Climate Change Engage: 5-Day Design Sprint
Collage from Climate Change Engage, 2022 Images credit: CCE team 2022
In March 2022, 20 self-selecting Transition Year students (15-16 years old) participated in a week-long design sprint, Climate Change Engage, a project funded by the Irish Research Council -New Foundations programme and centred around the theme of climate change adaptation. Climate change Engage. The sprint was structured to support the development of skills and competencies including the acquisition of knowledge to empower students and increase their confidence in tackling key issues related to the current climate crisis we are living through.
Prior research that underpins the Muinín Catalyst Sustainable STEAM (MCSS) revealed that 91% of their core cohort were worried about their future - not because it might be good or bad, but because they felt they didn’t have one. That’s a very stark reality. Furthermore, the research findings reported that student confidence in adults resolving aspects of the climate emergency was low, with comments such as, ‘they know less than we do’ and they are doing nothing anyway’, was the cohort’s perspective. When asked about the learning experience with the research team - they felt that although at times the information was overwhelming - they felt they would rather know and that the process gave them hope as we never left them sitting in the problem - there was a focus on seeing the problem and its sources and how that could lead to developing solutions - the creative problem-solving and agile skillset at the core of the MCSS programmes.
The current climate crisis - the defining issue of our time is not addressed adequately in our education system, where there is a pressing need to foster in students the skills required to become solutions-oriented in order to take action. The education system - as it stands - is not fit-for-purpose (NCCA, 2020, OECD, 2020) as it continues to focus on the acquisition of knowledge instead of the application of knowledge through the utilisation of demonstrable skills and competencies. We must shift focus to education not only for sustainable development, but it muct also include restorative and regenerative processes.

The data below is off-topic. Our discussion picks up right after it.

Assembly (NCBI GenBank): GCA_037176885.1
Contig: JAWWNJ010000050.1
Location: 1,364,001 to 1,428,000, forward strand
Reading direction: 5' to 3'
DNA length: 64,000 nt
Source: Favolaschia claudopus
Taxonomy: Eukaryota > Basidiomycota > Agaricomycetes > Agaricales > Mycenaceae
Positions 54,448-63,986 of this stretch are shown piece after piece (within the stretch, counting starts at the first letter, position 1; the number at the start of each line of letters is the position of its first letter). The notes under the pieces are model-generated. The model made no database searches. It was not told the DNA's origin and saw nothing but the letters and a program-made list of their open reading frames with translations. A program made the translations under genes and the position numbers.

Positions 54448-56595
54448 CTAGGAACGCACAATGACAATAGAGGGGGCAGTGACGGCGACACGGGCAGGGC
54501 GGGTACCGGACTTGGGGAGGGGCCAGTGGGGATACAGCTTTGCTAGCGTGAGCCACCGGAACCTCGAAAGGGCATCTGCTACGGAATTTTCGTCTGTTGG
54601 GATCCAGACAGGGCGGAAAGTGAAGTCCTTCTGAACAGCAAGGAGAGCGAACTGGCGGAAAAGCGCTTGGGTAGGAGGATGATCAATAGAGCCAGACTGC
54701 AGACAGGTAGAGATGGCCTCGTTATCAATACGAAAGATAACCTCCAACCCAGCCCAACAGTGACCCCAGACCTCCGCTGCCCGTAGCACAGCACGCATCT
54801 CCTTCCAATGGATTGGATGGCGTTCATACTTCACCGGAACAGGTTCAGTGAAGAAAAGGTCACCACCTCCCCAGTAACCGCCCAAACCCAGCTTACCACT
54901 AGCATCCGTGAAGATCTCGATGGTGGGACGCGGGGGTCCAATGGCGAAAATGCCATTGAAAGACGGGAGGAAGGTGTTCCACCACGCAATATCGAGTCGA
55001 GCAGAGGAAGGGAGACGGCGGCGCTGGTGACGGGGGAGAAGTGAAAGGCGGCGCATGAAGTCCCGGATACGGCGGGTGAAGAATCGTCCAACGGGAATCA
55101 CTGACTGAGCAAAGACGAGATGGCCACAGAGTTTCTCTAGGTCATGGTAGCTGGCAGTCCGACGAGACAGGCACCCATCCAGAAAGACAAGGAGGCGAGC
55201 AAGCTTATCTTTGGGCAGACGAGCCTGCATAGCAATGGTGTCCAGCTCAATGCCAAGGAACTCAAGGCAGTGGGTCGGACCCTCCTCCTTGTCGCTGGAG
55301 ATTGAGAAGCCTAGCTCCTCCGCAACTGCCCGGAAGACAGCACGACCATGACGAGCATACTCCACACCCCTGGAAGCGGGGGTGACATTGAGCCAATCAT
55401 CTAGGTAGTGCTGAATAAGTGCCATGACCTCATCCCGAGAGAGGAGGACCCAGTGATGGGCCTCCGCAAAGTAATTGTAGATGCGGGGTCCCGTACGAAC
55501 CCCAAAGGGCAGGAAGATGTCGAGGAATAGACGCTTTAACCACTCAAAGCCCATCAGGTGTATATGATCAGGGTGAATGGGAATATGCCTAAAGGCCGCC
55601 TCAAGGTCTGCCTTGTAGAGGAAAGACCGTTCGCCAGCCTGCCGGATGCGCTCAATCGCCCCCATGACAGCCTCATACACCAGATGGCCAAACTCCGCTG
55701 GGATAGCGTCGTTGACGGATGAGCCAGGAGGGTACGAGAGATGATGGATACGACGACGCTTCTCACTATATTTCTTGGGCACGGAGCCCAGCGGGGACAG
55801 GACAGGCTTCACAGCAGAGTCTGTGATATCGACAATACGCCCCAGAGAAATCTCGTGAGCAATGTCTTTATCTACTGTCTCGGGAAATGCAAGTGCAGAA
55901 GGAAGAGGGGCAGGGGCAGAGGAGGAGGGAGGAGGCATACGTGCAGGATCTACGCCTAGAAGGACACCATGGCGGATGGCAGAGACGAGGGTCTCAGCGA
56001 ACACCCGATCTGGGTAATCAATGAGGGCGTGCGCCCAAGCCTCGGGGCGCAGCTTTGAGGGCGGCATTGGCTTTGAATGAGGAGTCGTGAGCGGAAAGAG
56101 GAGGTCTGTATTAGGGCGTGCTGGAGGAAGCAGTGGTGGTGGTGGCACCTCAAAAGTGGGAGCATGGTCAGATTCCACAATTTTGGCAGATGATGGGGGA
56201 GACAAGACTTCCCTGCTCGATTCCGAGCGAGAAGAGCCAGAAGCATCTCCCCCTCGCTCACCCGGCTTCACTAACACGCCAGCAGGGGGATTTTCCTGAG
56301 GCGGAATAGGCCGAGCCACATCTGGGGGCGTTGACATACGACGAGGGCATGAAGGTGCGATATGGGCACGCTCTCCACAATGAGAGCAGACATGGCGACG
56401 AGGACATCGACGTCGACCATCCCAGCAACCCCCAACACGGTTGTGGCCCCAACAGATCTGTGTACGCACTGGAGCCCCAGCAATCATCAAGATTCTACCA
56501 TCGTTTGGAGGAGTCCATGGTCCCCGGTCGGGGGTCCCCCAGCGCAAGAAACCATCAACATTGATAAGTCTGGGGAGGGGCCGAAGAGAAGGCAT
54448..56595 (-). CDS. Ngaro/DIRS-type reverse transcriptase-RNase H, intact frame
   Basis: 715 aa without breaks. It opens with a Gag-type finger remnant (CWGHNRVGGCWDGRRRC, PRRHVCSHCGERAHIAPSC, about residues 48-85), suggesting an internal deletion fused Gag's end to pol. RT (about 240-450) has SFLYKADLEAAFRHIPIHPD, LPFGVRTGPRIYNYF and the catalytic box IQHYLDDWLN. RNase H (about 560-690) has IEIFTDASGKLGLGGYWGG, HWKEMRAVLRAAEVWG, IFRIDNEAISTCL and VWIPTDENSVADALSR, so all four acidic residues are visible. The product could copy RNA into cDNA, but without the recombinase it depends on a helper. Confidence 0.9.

Our learners need support in dealing with the unprecedented rate of change that we will witness more and more as this century progresses.
The Design Sprint as a Learning Tool
The design sprint - delivered by Muinín Catalyst Sustainable STEAM and UCD Earth Institute experts - involved a semi-structured program of activities, which included scaffolded practical learning opportunities. The week-long climate-themed design sprint focused on one driving question:
How do we increase awareness of climate change and adaptation for young people (aged 15-17) using game design?
The design sprint as a method was developed in previous iterations of the work, through our CoDesRes and MARPlas projects. Having a driving question as the focus of the sprint enables learners to apply the knowledge and skills they have acquired in realistic, scalable and genuine ways. Within project-based learning, the driving question is open enough to enable the learners to pursue inquiries and avenues that interest them while expressing their identities within their learning. A well-crafted question which was worked through with the learners at the beginning of the week, also insures that ownership of their learning is with them.
Throughout the week, students participated in a variety of learning experiences with the ultimate aim to answer their driving question. The challenge that they had to tackle was underpinned by design-thinking, game design and serious gaming, which were used throughout the week. By the end of the week, students working in groups had designed games that demonstrated tangible solutions addressing the climate challenges. Over the course of 5 days, 9.30 - 5.30 p.m. the Transition Year students were introduced to the real-world problem through an in-depth practical analysis of the issues.
Through the structured deep audit of the problem, the students and team members amassed knowledge about the problem from multiple perspectives. Then through consideration and discussion, they began to drill into the various aspects of the issue, analysing their findings and undertaking a life cycle analysis of the problem; considering inputs processes and outputs to see where there may be opportunities for additional design solutions. The five days are structured broadly as follows
Day 1 - Empathise and Define
Day 2 - Ideate
Day 3 Evaluate
Day 4 Prototype
Day 5 Test